9/2/09; Distance Traveled = 17.5 miles
I wake up and lie quietly waiting for Jon to stir. He likewise is lying quietly. We continue this cat and mouse game for maybe a half hour until my bladder demands I get up. As morning routines go Jon and I differ in that he usually packs up, starts hiking, and then eats at his first stop, while I first get water cooking, then start packing, and have a cup of coffee with breakfast before starting to hike. He adjusts his routine and eats breakfast with me, but had he started hiking that would be okay too.
The trail continues its downhill track hugging the canyon wall north of Woods Creek. As we hike I pepper Jon with questions and learn that he and his wife lived for awhile in Culver City near the Helms Bakery of all places, a few minutes from downtown LA. Culver City incidentally is my home town; small world. Interesting to me is they managed this without owning a car; an Angelino with no car?! They now live in San Francisco which to me anyway makes much more sense if you choose to forego car ownership. Our conversation wanders on to other topics, including whether Walter made it over Pinchot Pass yesterday. We conclude probably not, yet just a couple minutes down the trail we cross a creek and to our surprise and merriment we find him sitting back and cooking sausages for breakfast. We all have a good laugh, Walter shares a chocolate bar, and we agree to watch for him midday at Rae Lakes. Do not underestimate The German!
Below us, Woods Creek is a series of slides, cascades, and pools. We drop off the trail and hike the polished granite slabs imagining how much water runs this way during the early season snowmelt and the possibility of kayakers running it. I know they run the Middle Fork Kings, so maybe. Jon talks of running it on an inner tube. We finally reach a section where we can go no further and have to bushwhack back to the trail. A few more minutes of hiking lands us at the Woods Creek Crossing and its wood suspension bridge the “Golden Gate of the Sierra.”
“Golden Gate of the Sierra”
After a lengthy break we leave the bridge and start, under an increasingly cloudy sky, the hike into the Rae Lakes Basin. This section of the JMT is part of the Paradise Valley loop and I expect to see quite a few people, and do. Minutes after starting we pass a young couple; he has a huge pack and she a small one. A short time later we meet a guy and his elderly parents; I think dad said this was their first backpack in 30 years. Hat’s off to them. And at the Baxter Pass Trail junction we meet two women. That’s three groups in less than 4 miles. They suggest we walk over to Dollar Lake for the view of Fin Dome; would be a spectacular mirror image on a still sunny day.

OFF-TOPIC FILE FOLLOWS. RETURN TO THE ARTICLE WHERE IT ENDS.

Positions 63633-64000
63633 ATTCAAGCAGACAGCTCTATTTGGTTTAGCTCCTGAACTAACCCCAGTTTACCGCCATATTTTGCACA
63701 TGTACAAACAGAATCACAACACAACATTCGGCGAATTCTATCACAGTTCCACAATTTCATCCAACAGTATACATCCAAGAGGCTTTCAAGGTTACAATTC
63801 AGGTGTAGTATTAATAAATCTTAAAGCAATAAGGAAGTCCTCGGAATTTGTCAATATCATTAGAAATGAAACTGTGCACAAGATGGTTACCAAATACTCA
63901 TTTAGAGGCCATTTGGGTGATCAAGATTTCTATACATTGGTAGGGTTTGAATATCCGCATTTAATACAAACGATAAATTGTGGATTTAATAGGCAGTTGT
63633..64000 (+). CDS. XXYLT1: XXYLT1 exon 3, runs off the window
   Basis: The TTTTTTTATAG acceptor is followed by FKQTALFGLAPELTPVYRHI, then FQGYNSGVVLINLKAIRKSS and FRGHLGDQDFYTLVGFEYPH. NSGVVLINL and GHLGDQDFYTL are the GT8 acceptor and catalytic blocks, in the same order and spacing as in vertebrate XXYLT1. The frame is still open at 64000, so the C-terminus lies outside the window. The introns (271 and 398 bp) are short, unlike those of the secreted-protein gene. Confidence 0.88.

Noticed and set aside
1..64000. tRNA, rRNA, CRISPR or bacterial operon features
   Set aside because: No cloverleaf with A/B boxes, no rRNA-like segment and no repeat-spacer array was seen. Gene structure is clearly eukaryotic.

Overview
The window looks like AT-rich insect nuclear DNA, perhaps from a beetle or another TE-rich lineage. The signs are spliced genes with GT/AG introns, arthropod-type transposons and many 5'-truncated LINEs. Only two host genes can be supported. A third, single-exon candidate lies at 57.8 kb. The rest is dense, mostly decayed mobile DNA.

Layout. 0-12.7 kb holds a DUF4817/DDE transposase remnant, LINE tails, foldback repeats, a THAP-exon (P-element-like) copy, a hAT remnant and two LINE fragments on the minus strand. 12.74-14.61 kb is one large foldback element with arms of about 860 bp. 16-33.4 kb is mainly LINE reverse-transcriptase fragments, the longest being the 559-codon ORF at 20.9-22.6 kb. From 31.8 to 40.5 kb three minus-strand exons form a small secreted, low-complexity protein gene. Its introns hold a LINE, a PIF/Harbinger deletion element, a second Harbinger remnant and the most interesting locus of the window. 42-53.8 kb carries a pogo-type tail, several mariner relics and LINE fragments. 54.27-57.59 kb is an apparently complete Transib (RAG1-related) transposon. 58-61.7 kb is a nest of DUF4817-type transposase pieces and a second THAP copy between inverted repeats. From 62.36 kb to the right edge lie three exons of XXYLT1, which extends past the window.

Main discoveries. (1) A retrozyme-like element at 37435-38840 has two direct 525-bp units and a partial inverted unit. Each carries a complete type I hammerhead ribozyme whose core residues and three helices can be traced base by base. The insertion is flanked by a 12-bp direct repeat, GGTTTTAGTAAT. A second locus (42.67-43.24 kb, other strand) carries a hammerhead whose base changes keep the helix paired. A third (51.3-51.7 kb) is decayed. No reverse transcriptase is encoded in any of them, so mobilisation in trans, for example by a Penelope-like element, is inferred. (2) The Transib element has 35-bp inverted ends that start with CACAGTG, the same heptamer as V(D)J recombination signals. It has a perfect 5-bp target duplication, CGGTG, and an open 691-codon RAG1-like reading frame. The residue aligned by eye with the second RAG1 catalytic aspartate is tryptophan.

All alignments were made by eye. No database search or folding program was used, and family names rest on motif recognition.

Middle Rae Lake and Fin Dome
Before long we reach the Rae Lakes. I’m disappointed with the lack of sparkle and reflection, the gloomy sky prevents that “pop.” We stop for lunch and a swim at the west shore of the upper lake. The sun makes a few attempts to shine, but the clouds win out. We discuss camping here, but decide to race the weather over Glen Pass. Before we leave Walter arrives at the isthmus. We shout and wave, and wait for him to cross, but he vanishes near the Sixty Lakes Basin Trail junction; farewell friend.
The hike up Glen Pass is longer and more difficult than I remember. Most likely it is the 3500’ climb and the 8½ miles from Woods Creek Crossing that I feel; last time, I hiked this after camping at the middle lake. We reach the saddle stopping just long enough to take pictures. South of the pass heralds an embattled sky, ½ rain, and we’d rather it not catch us. Hopefully Walter, wherever he is, also beats the rain.
The descent from Glen Pass steers us around Mt Rexford’s western shoulder and away from the darkest sky. Charlotte Lake lies far below; its beauty calls us, but it sits a mile off the trail. We resist, deciding instead to camp at Vidette Meadow a few miles further. The trail soon flattens out and crosses a one mile long sandy saddle laced with trail junctions. We stop at the first and rest. Jon finds a bear paw print and hopeful harbinger of a night time visit, which never happens. Leaving the saddle tiredness once again kicks in just as the trail begins a 500 foot drop to a crossing of Bubbs Creek. The never ending switchbacks at last relent. We cross the creek and start up Bubbs Creek Canyon for a final 2 miles to Upper Vidette Meadow.
Upper Vidette Meadow has a bear box and large camping areas. We choose the more forested site left of the trail. The sky spits as we set up camp, and then thankfully starts to clear. Our chosen site has a fire ring and log benches, and a nearby down tree provides a limitless supply of firewood. We have a fire as planned; Jon’s excellent idea. We talk about food; hamburgers and beer at Whitney Portal. Jon makes a call on his sat phone and asks that his wife include fennel salami in his end of hike care package. Is it the same with all thru-hikers, do we all always think of food? At last we sit quietly; the dancing flames hypnotize and relax.